Written by Amy DeCaussin
Director of Projects & Social Media
This is part three of a three part series on “Music & Productivity” – View Parts One & Part Two Here
Last week in Part 2 of Music & Productivity, we learned about Joey Salamon, an artist whose work is closely tied to music during its stages of production. This week I was interested in discussing the subject of music and productivity from an expert in the field of music. Dr. James Gerber is the Music Associate at All Saints’ Episcopal Church & Day School in Phoenix, a place that is very well known for its phenomenal music program. I was not disappointed as I found Dr. Gerber to be incredibly insightful on the subject. While listening to music is a wonderful experience, creating music is an amazing experience as well.
Above is “Herbert Howells: Salve Regina” performed by the All Saints’ Episcopal Church Choir
Formal education in music, such as private lessons requires a great deal of discipline. The student must practice on a regular basis and repeat the musical phrases over and over in order to get the perfect sound. As a result, many musicians become intense perfectionists. “Musicians, as part of their practice process are continuing to work at things–they are never satisfied.” Explains Dr. Gerber. Practice becomes a state of being. There is always room for improvement. The skills musicians acquire from their practice can be very beneficial to other parts of his or her life. When applied to other fields of study, “They will be the ones that make the scientific discovery because they don’t give up.” Gerber says.
In addition to discipline, the practice of music can also give us experiences in other skills. “Experience creates competence, which drives confidence, which creates resilience.” Mitzi Montoya, Vice President and Dean of Entrepreneurship & Innovation in Art at ASU said during her talk at the Girls in Tech Catalyst Conference this week in downtown Phoenix. “It is both an emotional process and also an analytical process. In western tradition is both a visual as well as an aural process.” explains Dr. Gerber. You can work through your emotions through music, gain better analytical skills, learn new ways to visualize things and excel in the ability to listen on many levels. Throughout most of history music was passed on through aural tradition. It wasn’t until the medieval period when a system of notation was developed. When you are able to write things down, they begin to take on a whole new level of meaning. Music has enhanced the development of language. “Music can transcend language barriers. It is cross cultural. You can express things through music that you can’t through spoken word.” says Dr. Gerber.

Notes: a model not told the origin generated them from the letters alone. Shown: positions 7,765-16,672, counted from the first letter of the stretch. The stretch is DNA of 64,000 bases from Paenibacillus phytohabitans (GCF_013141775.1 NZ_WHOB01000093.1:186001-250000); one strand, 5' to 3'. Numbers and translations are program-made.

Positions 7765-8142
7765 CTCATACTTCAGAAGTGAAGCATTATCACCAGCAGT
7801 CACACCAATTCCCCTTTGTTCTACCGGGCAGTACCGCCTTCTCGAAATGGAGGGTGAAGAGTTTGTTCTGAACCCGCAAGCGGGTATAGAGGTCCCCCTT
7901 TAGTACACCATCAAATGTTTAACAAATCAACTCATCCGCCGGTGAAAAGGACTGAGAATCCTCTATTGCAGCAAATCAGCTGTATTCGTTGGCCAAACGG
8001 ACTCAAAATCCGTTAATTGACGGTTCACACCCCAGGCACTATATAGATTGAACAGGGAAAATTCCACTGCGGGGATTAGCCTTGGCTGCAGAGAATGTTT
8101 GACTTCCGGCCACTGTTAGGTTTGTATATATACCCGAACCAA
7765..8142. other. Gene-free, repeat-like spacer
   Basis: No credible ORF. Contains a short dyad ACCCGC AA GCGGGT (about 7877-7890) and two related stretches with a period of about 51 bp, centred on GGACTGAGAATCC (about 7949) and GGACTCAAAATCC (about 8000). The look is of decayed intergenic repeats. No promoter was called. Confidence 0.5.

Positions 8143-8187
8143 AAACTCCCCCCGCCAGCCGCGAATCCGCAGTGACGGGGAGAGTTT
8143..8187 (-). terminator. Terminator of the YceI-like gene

Above “Prelude, Fugue, and Variation by Cesar Franck” James Gerber on the Organ.
Music is also a physical experience, engaging the body. Rhythms found in music are based on the natural rhythms of the body. We usually have a natural physical response to what we hear. Music can make us want to get up and dance, or help us through a long run. It requires physical skills as well. For example, the technique of playing the violin is a physical skill that takes time to develop–how to hold the bow, executing the finger patterns properly on the strings, how the violin is held and how the person playing the violin is sitting or standing is very important. Beyond that, professional musicians are often called to produce music even if they aren’t in the mood. They develop an ability to switch into performance mode. No matter what is going on aside from the music, they learn to brush it aside and focus only on what’s in front of them. These are all great skills that can be used in other areas of life, especially the work environment. Music is a wonderful way to develop them.
Another wonderful experience musicians have is connecting with other people. When they play in a group such as a band, an orchestra, or choir is they become a part of a community. Just like a sports team, the musicians have to work together to create the sound. They listen for each other and work collaboratively through their creation of song.
Above “Tomás Luis de Victoria:Nigra sum sed formosa.” All Saints’ Episcopal Church Chamber Choir
It is clear that whether listened to, studied, practiced or performed, the benefits of music on productivity are great. If you haven’t experienced participating in the creation of music, you may want to consider it. It is a great way to “cross train” your brain.
You can check out the All Saints’ Chamber Choir at their concert “Music of Stars, Lights & Heaven” next Sunday, May 17th at 3pm.
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